Saturday, August 20, 2011

HurdAudio Rotation: Connecting Tissues

Curlew: 1st Album + Live at CBGB 1980. 2008. Downtown Music Gallery: DMG/ARC-0704.

George Cartwright: alto saxophone, tenor saxophone, soprano saxophone
Tom Cora: cello, indingiti
Nicky Skopelitis: guitar
Bill Laswell: fender bass
Bill Bacon: drums, percussion, gamelan
Denardo Coleman: drum kit

This double-CD re-issue from the Downtown Music Gallery is an incredibly valuable documentation of one of the key ensembles of the "downtown" New York scene of the early eighties. At a time when so many New York based ensembles were only timidly blurring musical boundaries, Curlew was forming a sound that aggressively confounded stylistic conventions. One of the few bands that could haunt CBGB's punk venue and the old Knitting Factory stage on Houston Street without altering their set. The surprising thing about this 1st Album is how fully formed the Curlew sound was right from this early incarnation of the band. The Bill Laswell and Nicky Skopelitis connection are a surprise to me. Though I can hear how Laswell's electric bass sound and influence would continue to reverberate with the band in the years and bassists that followed. Skopelitis clearly paves the way for the Davey Williams guitar freak outs a few years down the road. The Denardo Coleman connection on the Live at CBGB 1980 set is another surprise and another name to add to the list of jazz drummers who passed through Curlew. The melodic materials bear George Cartwright's stamp and would prove to be an enduring part of the Curlew DNA. Also, any chance to fill these ears with the late Tom Cora's cello playing is a welcome part of my collection. The electric bass sits a little too far into the foreground on the live sets. But that's a small imperfection on an otherwise outstanding documentation of this significant downtown staple.Link
Sun Ra: Strange Celestial Road. 1987. Rounder Records: CD 3035.

Sun Ra: keyboards
Michael Ray, Curt Pulliam, Walter Miller: trumpets
Craig Harris, Tony Bethel: trombones
Harry Wilson, Damon Choice: vibes
Richard Williams, Steve Clarke: bass
Vincent Chancey: french horn
John Gilmore, Marshall Allen, Elo Omoe, James Jacson, Danny Thompson, Kenny Williams, Hutch Jones, Sylvester Baton, Noel Scott: reeds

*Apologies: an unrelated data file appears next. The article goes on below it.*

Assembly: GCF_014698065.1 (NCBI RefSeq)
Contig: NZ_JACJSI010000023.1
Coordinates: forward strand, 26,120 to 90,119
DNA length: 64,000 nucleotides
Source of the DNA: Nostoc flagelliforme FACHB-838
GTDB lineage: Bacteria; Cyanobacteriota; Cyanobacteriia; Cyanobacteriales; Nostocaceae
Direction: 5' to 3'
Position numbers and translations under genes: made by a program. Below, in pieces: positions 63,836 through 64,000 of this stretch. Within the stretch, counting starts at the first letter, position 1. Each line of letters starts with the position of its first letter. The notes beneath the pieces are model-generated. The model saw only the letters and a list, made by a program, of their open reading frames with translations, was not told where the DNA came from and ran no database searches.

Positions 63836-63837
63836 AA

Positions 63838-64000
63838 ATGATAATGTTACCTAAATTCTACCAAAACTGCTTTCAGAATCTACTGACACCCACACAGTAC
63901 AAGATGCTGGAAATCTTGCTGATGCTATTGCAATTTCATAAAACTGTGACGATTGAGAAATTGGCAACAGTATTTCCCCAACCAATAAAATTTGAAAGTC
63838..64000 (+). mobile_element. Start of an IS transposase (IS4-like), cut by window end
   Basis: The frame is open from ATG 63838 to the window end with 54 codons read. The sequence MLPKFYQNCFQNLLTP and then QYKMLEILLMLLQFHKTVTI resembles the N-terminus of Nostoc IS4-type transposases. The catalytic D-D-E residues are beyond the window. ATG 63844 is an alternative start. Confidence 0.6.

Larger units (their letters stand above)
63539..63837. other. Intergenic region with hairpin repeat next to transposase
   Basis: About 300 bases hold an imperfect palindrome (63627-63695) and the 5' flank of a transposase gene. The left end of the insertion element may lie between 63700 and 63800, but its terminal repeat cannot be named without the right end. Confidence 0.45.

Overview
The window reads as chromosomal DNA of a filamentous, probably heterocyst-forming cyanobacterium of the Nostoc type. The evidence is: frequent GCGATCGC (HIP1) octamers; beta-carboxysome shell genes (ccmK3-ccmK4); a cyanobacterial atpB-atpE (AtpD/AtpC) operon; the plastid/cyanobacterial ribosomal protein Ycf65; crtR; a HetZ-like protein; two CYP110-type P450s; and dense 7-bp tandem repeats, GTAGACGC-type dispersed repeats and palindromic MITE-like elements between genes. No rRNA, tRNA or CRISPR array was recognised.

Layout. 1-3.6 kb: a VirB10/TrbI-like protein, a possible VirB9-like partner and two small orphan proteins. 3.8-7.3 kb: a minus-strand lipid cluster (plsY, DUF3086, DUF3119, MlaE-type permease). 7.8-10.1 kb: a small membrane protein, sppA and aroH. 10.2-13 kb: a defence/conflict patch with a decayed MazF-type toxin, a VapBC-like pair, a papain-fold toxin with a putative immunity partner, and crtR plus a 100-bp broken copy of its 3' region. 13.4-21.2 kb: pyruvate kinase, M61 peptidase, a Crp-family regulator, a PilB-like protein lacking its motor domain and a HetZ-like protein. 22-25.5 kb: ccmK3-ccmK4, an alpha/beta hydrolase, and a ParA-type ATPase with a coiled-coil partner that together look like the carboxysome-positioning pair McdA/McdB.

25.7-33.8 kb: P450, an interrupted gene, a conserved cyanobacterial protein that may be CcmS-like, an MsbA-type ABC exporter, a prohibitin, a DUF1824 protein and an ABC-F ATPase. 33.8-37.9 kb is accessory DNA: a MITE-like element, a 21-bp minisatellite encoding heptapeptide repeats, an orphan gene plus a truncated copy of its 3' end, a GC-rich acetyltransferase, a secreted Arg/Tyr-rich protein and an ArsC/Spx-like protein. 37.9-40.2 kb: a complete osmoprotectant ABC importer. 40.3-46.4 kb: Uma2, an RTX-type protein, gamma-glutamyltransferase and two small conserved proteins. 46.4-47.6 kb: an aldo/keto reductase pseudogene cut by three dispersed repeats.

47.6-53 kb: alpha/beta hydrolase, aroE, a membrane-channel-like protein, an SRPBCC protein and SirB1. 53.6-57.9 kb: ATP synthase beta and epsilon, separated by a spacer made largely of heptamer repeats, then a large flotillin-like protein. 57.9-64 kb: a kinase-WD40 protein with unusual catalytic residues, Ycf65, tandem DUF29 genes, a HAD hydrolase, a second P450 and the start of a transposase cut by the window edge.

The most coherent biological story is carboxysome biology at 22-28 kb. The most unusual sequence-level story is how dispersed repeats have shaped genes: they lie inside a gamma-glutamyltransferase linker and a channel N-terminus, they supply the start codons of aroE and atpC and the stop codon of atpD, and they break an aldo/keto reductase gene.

Luqman Ali, Reg McDonald: drums
Artaukatune: percussion
Skeeter McFarland, Taylor Richardson: guitars
June Tyson, Rhoda Blount: vocals

Evidence that the celestial being of Sun Ra was subjected to the gravitational forces and the energies of given time periods as the Arkestra emerged from the decade of the 1970s with something funky in their sound. And yet this is still the Arkestra as Sun Ra paints his sonic canvas with considerable skill with an ear toward the cosmos. Utilizing the size of the ensemble to constantly pull different instruments into and out of the focal point within a bed of luscious, funky sound. Sun Ra traveled a long road, he traveled the space ways and every vibration does reverberate with a heady mix that never loses its physical attachment to rhythm and melody. The groove cuts especially deep on this one as the familiar phrases and chants wash over and beyond. A fascinating, albeit brief glimpse into a specific moment of the Arkestra's evolution.
David Lang: Child. 2003. Cantaloupe Music: CA21013.

Child for chamber ensemble
Sentieri Selvaggi
Carlo Boccadoro: conductor
Paola Fre: flute, piccolo
Mirco Ghirardini: clarinet, bass clarinet
Andrea Rebaudengo: piano
Thomas Schrott: violin, brake drum
Antonello Leofreddi: viola
Marco Decimo: cello, brake drum
Andrea Dulbecco: vibraphone, percussion
Filippo Del Corno: brake drum

A minimalist meditation upon the biological formation of the human child in utero. At times delicate, and composed with a sweetness that suggests innocence. David Lang manages to tread just within the bounds of a sugarless sweetness. One without a sticky residue that wears thin with prolonged exposure. Sentieri Selvaggi gives this music a uniquely disciplined and human interpretation that flows with the gentle insistence of a babbling brook. Much of the counter-sweetness draws upon the compositional courage to allow repeated systems to remain static and untouched by Romantic inclinations. This is tender and beautiful music.

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